The People’s Bank of China (PBOC) unexpectedly set the onshore yuan midpoint at 7.2006 per U.S. dollar on Friday, which is much higher than the forecast of 7.3065 per dollar anticipated by Reuters. This is the second day in a row that the fixed rate has outperformed forecasts by more than 1,000 basis points. The midpoint rate has routinely been roughly 900 basis points stronger than expected over the last four days.
In contrast to Reuters’ prediction of 7.3047, the central bank had set the midpoint at 7.2046 versus the dollar the day before. As a reference point for trade, the yuan midpoint marks a range of +2% to -2%. This means that each trading day, the yuan, commonly known as the renminbi (RMB), may move within a 2% range above or below the fixed rate.
The PBOC’s action follows a significant decline in the onshore yuan, which on Wednesday hit a 16-year low versus the dollar at a rate of 7.2981. The onshore yuan has increased by 0.1% as of Friday, hitting 7.2836 versus the dollar. The offshore yuan, on the other hand, witnessed a little drop and now rests at 7.3057.
It’s critical to differentiate between the offshore yuan (CNH) traded in places like Hong Kong and Singapore and the onshore yuan (CNY) traded inside mainland China.
Concerning possible intervention risks for the onshore yuan, Vishnu Varathan, Head of Economics and Strategy for Asia and Oceania at Mizuho Bank, stated his worries in a note. He pointed out that the CNY’s stability may be threatened by China’s slow economic expansion and financial unpredictability. Varathan said that geopolitical tensions, economic uncertainty, and financial concerns might pose problems for the onshore yuan in the longer future.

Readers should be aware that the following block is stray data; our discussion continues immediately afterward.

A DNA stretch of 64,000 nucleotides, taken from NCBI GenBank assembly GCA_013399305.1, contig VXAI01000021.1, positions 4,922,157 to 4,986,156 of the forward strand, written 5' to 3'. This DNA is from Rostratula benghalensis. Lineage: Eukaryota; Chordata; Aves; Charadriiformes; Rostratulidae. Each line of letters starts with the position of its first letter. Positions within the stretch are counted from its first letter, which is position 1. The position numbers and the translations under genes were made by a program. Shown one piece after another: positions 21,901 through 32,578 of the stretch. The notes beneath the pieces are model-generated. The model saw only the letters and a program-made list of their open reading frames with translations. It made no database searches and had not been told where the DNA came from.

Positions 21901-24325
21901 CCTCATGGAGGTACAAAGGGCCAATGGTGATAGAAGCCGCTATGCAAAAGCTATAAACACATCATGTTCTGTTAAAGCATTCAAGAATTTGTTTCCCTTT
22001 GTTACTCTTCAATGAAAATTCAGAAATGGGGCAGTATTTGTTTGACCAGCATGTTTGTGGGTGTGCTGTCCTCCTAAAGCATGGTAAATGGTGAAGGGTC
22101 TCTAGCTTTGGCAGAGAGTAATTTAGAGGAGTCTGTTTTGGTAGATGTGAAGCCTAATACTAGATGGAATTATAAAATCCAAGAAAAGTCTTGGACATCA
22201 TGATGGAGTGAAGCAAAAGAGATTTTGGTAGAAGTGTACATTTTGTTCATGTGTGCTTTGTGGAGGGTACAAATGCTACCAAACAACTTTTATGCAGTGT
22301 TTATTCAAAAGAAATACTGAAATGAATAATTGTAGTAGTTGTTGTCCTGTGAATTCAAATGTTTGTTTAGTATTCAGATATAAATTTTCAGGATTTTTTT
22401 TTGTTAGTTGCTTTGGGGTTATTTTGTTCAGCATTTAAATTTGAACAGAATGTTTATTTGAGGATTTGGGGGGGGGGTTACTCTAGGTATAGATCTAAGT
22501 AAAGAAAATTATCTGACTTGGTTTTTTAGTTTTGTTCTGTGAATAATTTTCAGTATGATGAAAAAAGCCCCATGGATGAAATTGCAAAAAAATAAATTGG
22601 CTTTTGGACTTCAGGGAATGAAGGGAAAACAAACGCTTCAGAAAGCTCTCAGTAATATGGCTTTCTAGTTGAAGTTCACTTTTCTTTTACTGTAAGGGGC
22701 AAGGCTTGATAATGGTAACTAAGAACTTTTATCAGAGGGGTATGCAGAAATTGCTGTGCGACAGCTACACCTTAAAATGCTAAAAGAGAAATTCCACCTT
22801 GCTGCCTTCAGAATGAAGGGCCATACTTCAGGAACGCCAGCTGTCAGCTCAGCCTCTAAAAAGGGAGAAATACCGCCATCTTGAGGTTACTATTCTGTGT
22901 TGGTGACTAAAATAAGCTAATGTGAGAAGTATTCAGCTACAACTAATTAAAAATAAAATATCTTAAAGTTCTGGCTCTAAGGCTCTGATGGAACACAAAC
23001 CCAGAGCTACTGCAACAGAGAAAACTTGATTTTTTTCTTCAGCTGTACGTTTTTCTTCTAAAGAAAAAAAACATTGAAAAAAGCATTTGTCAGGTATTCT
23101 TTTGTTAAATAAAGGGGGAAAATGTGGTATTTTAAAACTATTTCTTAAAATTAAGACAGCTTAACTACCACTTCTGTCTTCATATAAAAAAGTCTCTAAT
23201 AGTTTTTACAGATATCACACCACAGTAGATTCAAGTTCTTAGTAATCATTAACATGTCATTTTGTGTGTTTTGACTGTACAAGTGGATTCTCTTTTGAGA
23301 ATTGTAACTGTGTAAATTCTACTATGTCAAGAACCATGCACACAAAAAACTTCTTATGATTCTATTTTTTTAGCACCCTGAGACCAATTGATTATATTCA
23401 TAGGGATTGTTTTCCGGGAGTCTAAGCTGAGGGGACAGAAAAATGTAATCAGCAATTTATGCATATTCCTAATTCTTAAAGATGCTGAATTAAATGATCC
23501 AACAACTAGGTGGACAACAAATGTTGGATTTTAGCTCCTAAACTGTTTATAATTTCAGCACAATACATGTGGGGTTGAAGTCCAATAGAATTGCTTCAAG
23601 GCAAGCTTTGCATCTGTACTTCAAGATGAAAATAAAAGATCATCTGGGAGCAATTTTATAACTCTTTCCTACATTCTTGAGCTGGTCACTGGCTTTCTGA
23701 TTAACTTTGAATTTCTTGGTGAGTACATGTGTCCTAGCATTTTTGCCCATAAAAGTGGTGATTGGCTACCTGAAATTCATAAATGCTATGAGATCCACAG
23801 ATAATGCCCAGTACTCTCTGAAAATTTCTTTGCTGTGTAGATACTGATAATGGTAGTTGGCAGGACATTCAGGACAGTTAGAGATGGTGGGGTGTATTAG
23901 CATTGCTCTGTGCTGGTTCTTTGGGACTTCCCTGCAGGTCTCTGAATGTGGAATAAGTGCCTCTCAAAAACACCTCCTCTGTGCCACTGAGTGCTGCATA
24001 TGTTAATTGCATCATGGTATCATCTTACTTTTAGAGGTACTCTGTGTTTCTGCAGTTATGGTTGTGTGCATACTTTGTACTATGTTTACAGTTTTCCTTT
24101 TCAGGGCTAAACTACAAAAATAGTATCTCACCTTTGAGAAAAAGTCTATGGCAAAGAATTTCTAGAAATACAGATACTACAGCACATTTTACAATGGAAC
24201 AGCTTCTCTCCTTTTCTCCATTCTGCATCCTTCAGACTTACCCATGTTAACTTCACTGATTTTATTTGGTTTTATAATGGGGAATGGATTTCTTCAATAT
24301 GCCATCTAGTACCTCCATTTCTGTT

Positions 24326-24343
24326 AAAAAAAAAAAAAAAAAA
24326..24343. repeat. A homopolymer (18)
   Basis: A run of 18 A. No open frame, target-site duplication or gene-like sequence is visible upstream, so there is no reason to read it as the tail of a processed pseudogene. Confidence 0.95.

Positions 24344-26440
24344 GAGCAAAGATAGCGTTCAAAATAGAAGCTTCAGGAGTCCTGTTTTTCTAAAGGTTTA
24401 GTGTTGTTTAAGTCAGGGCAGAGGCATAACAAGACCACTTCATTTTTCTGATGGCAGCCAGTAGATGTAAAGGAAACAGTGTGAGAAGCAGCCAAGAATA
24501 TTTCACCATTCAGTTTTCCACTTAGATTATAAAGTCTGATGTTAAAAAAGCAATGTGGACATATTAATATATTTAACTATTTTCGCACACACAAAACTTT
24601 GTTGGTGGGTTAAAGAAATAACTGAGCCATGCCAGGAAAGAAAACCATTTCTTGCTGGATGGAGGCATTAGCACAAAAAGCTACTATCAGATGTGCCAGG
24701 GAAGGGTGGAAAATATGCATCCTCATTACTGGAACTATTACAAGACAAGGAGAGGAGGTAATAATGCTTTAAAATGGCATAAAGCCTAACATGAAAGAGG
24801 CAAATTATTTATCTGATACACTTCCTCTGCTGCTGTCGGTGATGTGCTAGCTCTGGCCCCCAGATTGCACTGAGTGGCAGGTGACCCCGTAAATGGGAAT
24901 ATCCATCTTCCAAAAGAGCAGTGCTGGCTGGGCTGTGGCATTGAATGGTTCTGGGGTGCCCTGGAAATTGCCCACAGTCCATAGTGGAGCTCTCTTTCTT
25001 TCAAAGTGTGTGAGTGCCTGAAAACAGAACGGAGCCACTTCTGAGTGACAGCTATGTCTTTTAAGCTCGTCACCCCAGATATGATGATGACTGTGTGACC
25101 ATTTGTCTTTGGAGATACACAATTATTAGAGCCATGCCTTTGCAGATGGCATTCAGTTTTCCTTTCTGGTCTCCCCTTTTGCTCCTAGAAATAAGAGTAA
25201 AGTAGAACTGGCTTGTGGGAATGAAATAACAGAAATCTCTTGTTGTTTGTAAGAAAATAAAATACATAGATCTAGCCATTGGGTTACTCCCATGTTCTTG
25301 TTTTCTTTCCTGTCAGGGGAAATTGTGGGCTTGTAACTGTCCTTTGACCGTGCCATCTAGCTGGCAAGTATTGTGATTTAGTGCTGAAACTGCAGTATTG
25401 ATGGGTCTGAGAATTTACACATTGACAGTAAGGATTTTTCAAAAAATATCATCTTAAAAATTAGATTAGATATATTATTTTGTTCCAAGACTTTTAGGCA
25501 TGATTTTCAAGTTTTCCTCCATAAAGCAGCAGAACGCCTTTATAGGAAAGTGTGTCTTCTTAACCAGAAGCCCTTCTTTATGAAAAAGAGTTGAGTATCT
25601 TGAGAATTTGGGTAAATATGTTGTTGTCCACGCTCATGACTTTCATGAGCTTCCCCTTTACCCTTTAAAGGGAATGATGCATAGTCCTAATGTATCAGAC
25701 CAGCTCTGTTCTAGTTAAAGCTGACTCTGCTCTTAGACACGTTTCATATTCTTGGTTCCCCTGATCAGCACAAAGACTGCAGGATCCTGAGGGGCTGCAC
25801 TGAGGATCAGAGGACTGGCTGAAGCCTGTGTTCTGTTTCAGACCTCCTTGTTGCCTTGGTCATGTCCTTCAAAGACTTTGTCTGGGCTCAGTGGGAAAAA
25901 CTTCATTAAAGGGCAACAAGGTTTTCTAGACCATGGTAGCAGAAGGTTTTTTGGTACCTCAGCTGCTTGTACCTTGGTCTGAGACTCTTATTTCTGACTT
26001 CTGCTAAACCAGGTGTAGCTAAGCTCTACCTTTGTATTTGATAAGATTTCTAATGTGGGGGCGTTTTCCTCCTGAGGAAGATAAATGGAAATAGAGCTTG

According to information that surfaced on Thursday, Chinese state banks traded dollars for yuan throughout the week on both domestic and international spot foreign currency markets. This approach is often used to halt the yuan’s decline.
The central bank highlighted its commitment to preserving appropriate and adequate liquidity in its second quarter monetary policy implementation report, using precise and effective policy tools to support economic recovery. Regarding the currency rate, the PBOC accepted logical and systematic sales and settlement of foreign exchange for the renminbi. In order to reduce the danger of exchange rate overshooting, it guaranteed the preservation of the RMB exchange rate at a stable level.
China imposes strict controls on the onshore yuan, differing from other major currencies like the U.S. dollar or the Japanese yen by basing its daily midpoint fix on the previous day’s closing level and inter-bank dealer quotes. The currency moves in a narrow range around the daily midpoint rate, and if deviations are big enough, the central bank could step in to reduce volatility.